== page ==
“There ain’t going to be no bipartisan bill unless we’re going to have reconciliation,” Ms. Pelosi said, a message she repeated privately to Democrats, after liberals warned against acting just on a bipartisan deal that jettisons the provisions progressives want most.
Still, the deal struck Thursday fulfills the promise of bipartisanship that Mr. Biden has long sought, and its authors were in a celebratory mood.
They had spent the last two weeks shuttling across the Capitol, meeting with Brian Deese, the director of the National Economic Council; Steve Ricchetti, a top adviser to the president; and Louisa Terrell, the director of the White House Office of Legislative Affairs. The talks unfolded after negotiations had collapsed with a separate group of Republicans led by Senator Shelley Moore Capito of West Virginia, with Mr. Biden saying the G.O.P. was not offering enough infrastructure funding to meet the country’s needs.
“I think that this coalition, and now being endorsed by the president, sends a message not just to Congress, not just to the country, but to the world that we can do the big things — we can function,” Senator Kyrsten Sinema, Democrat of Arizona, one of the group’s primary drivers, said in a brief interview. “We continue to be the leader of the world, and this is evidence that we are doing the work.”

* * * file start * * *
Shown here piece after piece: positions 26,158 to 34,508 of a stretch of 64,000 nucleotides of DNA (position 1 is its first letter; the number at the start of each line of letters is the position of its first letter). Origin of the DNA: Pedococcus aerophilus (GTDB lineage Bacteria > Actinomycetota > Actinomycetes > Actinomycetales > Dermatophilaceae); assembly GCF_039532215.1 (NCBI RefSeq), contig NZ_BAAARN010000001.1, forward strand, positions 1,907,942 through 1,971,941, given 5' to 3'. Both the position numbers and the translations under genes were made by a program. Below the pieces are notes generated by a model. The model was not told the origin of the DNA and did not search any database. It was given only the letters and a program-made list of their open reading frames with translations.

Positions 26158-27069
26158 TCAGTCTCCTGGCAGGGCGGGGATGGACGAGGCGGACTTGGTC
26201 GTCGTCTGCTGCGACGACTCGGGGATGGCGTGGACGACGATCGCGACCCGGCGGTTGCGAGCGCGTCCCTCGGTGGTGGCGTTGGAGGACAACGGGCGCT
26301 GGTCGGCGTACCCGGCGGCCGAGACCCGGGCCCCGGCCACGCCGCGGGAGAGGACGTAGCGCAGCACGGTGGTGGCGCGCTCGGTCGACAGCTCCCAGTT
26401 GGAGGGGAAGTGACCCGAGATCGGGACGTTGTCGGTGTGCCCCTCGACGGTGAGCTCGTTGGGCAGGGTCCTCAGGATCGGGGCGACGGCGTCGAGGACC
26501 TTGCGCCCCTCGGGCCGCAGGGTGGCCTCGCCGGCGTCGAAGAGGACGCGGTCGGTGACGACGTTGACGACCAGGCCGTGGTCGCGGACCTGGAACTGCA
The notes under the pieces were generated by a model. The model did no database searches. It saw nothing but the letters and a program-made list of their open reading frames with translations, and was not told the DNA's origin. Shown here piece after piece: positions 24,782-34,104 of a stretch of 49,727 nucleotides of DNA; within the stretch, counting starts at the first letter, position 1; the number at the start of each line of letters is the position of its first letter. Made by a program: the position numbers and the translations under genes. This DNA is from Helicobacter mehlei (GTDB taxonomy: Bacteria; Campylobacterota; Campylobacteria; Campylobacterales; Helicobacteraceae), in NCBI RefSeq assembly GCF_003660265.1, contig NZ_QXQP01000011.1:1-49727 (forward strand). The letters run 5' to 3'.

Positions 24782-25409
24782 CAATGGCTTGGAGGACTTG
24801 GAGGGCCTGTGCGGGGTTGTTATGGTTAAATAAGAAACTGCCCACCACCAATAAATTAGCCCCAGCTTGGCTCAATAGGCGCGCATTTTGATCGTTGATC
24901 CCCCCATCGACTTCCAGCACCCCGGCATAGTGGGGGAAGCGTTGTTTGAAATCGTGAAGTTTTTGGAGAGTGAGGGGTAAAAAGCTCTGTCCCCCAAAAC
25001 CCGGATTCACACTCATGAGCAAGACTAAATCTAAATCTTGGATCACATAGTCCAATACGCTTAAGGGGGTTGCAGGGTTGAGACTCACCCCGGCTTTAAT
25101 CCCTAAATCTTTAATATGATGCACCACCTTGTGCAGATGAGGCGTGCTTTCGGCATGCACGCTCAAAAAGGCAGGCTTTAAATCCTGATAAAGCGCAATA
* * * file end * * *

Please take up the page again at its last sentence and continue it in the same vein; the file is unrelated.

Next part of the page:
The framework doles out money in large pots: $312 billion for transportation projects, $65 billion for broadband and $55 billion for water infrastructure. A large sum, $47 billion, is set aside for “resilience” — a down payment on Mr. Biden’s promise to deal with the effects of climate change.
But the path forward is complicated and politically freighted, given Democrats’ spare majorities in the House and Senate, which leave them little margin for error. Both the infrastructure legislation and the far more ambitious reconciliation bill must still be written and passed by both chambers. Democrats have signaled that the contents of one could dictate the contents of the other, and the votes required for each will be dependent on fragile coalitions of moderates and liberals who have disparate priorities.
Senator Bernie Sanders, the Vermont independent who is chairman of the Senate Budget Committee, has proposed spending up to $6 trillion on a sweeping reconciliation plan that could include a Medicare expansion and other long-sought liberal priorities, but moderate Democrats have raised concerns about the scope.